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To Offer Great Services, Dare to Be Bad!!!       Excellence Is Being Great At The Things Yours                    Customer...
somewhere else. Our advice is simply to underperform rationally, in the areayour customer value least.Take WalMart. WalMar...
everyone else’s? This type of mapping will lay out the options for any potentialstrategic shifts.What will it take to exce...
Website: www.customervaluefoudnation.comk
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Excellence is Being Great at the Things yours Customer Value Most

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Excellence is Being Great at the Things yours Customer Value Most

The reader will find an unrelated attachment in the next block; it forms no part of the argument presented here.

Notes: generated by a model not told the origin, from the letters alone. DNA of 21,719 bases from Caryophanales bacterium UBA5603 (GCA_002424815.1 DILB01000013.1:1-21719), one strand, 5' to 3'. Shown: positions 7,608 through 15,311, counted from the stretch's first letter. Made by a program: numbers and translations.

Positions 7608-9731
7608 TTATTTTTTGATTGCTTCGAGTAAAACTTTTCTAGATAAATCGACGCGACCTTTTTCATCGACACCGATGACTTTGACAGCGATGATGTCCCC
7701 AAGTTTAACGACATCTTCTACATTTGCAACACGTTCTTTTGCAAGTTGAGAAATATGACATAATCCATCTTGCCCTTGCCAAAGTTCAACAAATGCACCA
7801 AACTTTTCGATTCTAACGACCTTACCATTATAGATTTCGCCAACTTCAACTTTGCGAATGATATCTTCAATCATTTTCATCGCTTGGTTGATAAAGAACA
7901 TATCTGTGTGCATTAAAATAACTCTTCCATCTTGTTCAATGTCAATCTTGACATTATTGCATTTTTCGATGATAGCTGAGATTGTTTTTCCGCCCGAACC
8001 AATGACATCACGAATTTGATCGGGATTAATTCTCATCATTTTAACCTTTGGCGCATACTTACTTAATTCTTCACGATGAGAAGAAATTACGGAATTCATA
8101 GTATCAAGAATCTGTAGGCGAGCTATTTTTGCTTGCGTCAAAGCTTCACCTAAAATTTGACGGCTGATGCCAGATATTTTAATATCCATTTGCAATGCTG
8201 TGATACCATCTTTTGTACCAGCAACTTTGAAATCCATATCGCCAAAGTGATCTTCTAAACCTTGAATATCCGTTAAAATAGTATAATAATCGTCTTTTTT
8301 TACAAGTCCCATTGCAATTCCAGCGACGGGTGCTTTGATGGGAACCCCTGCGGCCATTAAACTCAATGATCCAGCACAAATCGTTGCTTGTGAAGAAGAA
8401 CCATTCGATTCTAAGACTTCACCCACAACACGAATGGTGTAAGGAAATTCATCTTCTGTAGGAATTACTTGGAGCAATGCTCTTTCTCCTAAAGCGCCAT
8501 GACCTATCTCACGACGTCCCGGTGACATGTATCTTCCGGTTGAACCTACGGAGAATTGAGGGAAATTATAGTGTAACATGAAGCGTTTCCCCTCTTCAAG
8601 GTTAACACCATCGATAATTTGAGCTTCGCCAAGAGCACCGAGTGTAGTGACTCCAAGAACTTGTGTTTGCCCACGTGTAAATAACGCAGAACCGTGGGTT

1. 1. To Offer Great Services, Dare to Be Bad!!! Excellence Is Being Great At The Things Yours Customer Value Most Click to Subscribe Customer Value Foundation Helps To Measure Customer score (CVM) ScoreFriends, we have been sending mailers to you on banking customer valuestudy (click to Open) on the lines of what we have done in Brazil. The studyanswers essential questions that you might want to ask yourself  What do my customers value most? What is important to them?  How do I compare to my competitors? How do I perform better than them and become more attractive to customers?  What will it take to excel  How else could I find excellence? What tasks do I conduct first?Below article is by Frances Frei and Anne Morriss, the authors of Uncommon Services. How toWin by Putting Customers at the Core of Your Business, published by Harvard Business ReviewPress. You can read below article at FORBES website.Service excellence can be a slippery concept. We know it when we see it, andwhen we see it, we’re usually better off? But what exactly is great service?In our work with service companies, we use a very specific definition:Excellence is being great at the things your customers value most. If you’regreat at something that few of your customer care much about—see Saturdaydelivery from the U.S. post office –it doesn’t count. In fact it iscounterproductive.Because here’s the problem. Your capital and energy are limited resources, soto afford to excel at the things that matter most, you have to under-invest